Through 15 games, the Express are sitting quietly in fifth place. Although our record looks absolutely terrible on paper, I like the way we are playing. We haven't played bad baseball in over a week and our last two games have resulted in two tough losses. Thursday's loss to Bet Shemesh was in a home run derby, and in Friday's loss to Modi'in, we just ran out of innings. Tonight we play the Tel Aviv Lightning. The game is going to be televised on the local sports channel and repeated throughout the week. You can view it on the IBL website beginning Thursday night at 8pm EST. It is a chance to show the country some quality baseball, and at the same time begin our ascent up the IBL standings.
I wanted to quickly mention something that has been on my mind for a while. This whole "home run derby after a tie" thing is quite possibly the most absurd rule that I have ever seen enacted while participating in any type of baseball activity. I mean, to put your heart and soul into seven innings of quality baseball ...and then participate in a home run derby to decide the winner almost seems unsportsmanlike. It's kind of like going to see an action movie and just before the last scene where the villain and hero duel to the death, the screen goes black. The let down is immediate. It is unbearable. But more importantly, it is boring.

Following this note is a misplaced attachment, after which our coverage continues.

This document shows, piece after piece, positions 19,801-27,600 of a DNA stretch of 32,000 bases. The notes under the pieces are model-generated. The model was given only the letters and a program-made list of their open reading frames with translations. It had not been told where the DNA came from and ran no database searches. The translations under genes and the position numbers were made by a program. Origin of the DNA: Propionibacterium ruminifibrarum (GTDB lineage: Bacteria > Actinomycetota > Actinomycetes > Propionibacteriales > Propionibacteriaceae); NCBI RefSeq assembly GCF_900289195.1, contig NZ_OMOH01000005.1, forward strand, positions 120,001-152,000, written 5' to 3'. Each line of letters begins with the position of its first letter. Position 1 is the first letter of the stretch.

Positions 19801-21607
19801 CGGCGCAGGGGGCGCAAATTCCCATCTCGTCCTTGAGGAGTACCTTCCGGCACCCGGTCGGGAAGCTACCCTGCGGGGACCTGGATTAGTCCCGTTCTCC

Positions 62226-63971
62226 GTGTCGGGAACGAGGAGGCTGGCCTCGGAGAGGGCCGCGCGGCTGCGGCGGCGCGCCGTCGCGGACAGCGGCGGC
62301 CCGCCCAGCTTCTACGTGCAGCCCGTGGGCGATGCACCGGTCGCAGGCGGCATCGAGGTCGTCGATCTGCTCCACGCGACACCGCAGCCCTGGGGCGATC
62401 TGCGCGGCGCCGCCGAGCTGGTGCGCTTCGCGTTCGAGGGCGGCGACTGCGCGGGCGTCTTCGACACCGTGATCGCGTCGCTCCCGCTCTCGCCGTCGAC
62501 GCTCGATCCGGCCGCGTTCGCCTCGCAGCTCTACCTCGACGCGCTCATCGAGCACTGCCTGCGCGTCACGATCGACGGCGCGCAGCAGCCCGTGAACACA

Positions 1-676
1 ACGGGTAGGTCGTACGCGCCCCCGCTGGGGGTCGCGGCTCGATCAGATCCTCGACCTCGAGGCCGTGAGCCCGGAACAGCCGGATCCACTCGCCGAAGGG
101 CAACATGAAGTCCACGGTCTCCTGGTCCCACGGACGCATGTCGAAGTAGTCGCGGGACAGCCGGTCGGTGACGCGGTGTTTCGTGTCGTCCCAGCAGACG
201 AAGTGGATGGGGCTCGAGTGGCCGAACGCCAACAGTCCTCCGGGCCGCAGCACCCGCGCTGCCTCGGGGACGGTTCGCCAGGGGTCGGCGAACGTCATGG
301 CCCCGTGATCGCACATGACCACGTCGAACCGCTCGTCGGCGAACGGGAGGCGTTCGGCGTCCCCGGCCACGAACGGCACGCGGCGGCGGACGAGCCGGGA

Sure, in theory a home run derby would be exciting. Who wouldn't want to see big, strong athletes flex their muscles and blast weakly thrown baseballs deep into the Israel night. But in reality, the derby drags on and on...and on, and turns into 30 minutes of substance with 5 minutes of action. The players don't like it, the fans don't like it, and I know the coaches don't like it. So why do we do it?
The argument is that since Israeli's are used to fast paced games like basketball and soccer, an extra-inning game would just add to the boring nature of baseball. The big problem is the most of the fans coming to our games are Anglos, or American Israeli immigrants. They want to see, and more importantly understand, the excitement that goes along with an extra-inning game. Where every pitch is important and each baserunner could be the game winning run. Extra innings should make you feel like you do when you see deleted scenes during the closing credits of a movie. That way you can leave the game feeling like you got more than you paid for. And what consumer doesn't like that feeling?